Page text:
Caption: This scene would've looked very differently as recently as 17 years ago since the Gardiner Expressway came to an end at Leslie Street, a fair distance east of here. The bridge columns would've extended beyond what the eye could see here. In recent years, it has also come into question whether Keating Yard and the Portlands Spur itself may become a thing of the past as well. At this moment, it still exists and the City of Toronto appears to maintain intentions to keep the line open despite the Ashbridge's Bay treatment plant now being the sole reason this line continues to see shiny rails. The track south of the treatment plant that goes west to the docks also still exists, but hasn't been used in quite some time. Currently the tracks at Logan Avenue are ripped out due to a sewer project and apparent intentions to relocate the crossing. So for now, the Portlands Spur is inaccessible east of Keating and probably will be for some time. Even the Port Authority continues to maintain the track area around the docks, though nothing comes. Why the spur is even maintained at all is questionable as the cost to keep it open most likely far outweighs the savings from running chlorine tankers in and out by rail instead of by truck to the treatment plant. With the dock in Oshawa opening soon for rail service, it's debatable if maintaining track to Toronto's dock is even viable.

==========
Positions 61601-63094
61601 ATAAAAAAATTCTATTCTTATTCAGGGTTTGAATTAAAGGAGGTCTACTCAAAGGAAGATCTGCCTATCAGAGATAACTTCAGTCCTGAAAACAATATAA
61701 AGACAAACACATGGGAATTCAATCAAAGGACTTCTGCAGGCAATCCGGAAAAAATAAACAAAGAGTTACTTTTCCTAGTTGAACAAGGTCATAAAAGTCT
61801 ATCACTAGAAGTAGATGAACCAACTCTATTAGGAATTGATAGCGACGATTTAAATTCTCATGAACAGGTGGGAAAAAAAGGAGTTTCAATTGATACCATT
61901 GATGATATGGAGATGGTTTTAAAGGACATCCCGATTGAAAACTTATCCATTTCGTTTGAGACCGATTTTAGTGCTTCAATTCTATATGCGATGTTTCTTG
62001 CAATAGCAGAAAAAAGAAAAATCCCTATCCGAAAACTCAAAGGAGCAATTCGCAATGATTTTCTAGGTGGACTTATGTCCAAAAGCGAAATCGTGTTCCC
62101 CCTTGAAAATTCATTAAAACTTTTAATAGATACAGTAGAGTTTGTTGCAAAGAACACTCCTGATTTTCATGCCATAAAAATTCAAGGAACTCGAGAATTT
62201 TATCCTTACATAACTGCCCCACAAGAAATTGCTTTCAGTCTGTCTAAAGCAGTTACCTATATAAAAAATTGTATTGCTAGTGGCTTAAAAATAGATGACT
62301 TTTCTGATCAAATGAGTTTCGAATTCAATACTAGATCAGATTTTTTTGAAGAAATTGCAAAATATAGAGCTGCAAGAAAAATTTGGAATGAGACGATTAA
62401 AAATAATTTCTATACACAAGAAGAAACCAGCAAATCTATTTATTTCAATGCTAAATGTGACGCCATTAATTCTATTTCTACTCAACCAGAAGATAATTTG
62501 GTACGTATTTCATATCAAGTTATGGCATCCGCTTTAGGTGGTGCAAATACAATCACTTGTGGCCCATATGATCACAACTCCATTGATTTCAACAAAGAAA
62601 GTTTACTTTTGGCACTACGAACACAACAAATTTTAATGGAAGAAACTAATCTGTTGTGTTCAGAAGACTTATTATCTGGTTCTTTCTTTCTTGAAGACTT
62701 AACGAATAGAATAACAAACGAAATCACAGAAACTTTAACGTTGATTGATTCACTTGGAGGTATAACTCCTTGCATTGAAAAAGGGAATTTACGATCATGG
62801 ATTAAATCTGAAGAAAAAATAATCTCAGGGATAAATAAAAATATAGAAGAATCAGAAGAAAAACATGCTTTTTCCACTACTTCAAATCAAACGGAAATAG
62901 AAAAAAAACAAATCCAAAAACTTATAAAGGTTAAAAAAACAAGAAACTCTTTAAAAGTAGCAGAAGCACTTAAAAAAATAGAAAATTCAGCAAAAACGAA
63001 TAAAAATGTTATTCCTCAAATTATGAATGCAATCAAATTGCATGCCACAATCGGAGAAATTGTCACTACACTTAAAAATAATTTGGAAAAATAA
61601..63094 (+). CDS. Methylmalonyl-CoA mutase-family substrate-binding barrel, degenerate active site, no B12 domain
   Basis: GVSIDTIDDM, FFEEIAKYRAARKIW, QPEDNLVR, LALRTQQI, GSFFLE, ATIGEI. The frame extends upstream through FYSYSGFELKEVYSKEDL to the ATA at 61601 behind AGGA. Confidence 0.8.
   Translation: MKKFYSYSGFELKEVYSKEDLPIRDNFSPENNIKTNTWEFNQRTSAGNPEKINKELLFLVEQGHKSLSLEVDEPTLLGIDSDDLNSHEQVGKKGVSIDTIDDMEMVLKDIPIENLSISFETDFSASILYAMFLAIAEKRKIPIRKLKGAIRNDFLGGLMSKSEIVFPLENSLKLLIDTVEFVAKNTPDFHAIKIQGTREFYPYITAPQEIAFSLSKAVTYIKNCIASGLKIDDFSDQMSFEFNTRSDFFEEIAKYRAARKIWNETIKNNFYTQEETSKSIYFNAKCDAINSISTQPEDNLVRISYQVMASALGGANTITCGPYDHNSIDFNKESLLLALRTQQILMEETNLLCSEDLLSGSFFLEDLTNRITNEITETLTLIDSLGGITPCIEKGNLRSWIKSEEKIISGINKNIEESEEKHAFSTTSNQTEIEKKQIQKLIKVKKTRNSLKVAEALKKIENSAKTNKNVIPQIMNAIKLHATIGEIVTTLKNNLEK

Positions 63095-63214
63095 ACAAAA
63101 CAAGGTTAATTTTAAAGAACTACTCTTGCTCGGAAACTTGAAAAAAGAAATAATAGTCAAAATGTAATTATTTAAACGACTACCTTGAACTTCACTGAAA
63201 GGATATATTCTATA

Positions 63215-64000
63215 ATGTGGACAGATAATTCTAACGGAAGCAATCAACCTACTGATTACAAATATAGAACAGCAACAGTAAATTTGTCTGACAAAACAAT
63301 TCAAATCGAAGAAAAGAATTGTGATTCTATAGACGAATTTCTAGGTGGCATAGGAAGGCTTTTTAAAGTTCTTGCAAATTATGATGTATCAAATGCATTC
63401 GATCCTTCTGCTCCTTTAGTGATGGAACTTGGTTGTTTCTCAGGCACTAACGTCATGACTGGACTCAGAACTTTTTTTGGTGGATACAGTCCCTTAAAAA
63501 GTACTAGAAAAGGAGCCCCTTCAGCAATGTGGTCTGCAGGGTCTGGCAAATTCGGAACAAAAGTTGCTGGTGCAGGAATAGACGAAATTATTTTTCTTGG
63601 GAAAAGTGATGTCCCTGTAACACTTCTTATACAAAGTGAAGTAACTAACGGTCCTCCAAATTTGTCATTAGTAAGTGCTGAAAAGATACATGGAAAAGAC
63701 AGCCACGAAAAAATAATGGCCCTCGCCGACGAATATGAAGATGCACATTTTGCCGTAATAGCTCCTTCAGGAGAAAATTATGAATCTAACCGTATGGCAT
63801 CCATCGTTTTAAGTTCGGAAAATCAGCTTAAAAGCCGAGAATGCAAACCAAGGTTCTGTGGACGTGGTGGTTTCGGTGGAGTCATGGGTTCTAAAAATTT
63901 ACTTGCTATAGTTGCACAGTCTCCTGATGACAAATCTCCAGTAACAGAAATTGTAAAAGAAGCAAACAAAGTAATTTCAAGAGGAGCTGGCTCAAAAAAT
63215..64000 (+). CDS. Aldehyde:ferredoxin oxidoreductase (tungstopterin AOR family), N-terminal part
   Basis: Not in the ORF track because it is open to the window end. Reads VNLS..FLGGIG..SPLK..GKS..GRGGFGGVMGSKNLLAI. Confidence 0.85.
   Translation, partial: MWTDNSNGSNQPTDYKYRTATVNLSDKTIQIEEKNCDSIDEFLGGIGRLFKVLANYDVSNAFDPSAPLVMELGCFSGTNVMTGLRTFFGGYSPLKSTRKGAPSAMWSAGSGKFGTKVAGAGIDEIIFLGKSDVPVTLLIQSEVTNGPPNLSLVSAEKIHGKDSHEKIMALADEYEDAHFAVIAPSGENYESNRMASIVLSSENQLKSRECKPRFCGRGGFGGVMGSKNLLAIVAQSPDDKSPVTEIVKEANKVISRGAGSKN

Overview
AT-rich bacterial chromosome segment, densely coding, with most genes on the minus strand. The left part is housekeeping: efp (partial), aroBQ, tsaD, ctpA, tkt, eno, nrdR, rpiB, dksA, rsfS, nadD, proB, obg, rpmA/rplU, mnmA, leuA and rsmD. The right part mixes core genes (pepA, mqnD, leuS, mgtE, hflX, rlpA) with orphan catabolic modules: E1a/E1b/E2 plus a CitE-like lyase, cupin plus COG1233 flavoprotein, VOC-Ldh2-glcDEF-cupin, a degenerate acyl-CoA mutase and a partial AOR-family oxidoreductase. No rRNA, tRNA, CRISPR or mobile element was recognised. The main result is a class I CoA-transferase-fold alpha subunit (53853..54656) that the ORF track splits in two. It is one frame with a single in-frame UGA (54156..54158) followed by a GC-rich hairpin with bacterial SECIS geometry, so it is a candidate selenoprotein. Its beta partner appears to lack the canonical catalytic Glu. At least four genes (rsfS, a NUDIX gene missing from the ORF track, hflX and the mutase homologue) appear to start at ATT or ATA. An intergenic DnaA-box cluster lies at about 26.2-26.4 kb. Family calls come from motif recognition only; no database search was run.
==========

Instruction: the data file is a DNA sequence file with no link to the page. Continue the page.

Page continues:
For some reason CN 543 decided to show up to Keating yard (runaround is probably a better term), probably to move stored cars in and out of the Lower Don yard tracks just west of Keating. With only four cars, and no chlorine tankers, it is evident they didn't come down here to switch the Ashbridge's treatment plant. Oakville yard based 4777 and 7080 are the power. Time will tell if the effort to keep this line open will continue. Although it appears Ashbridge's runs will continue as soon as the Logan Avenue crossing is restored. The next two weeks after this photo saw no 543 come down here, so this particular 543 must have come down to switch the Lower Don tracks. For now, CN operations in Toronto east of Yonge Street should be focused solely on CN 546, which is about all that's left in the city's legal limits besides the currently sporadic 543. West of Yonge Street is a completely different story of course, with switching operations at Mimico, Lambton, Etobicoke North and Downsview still going strong.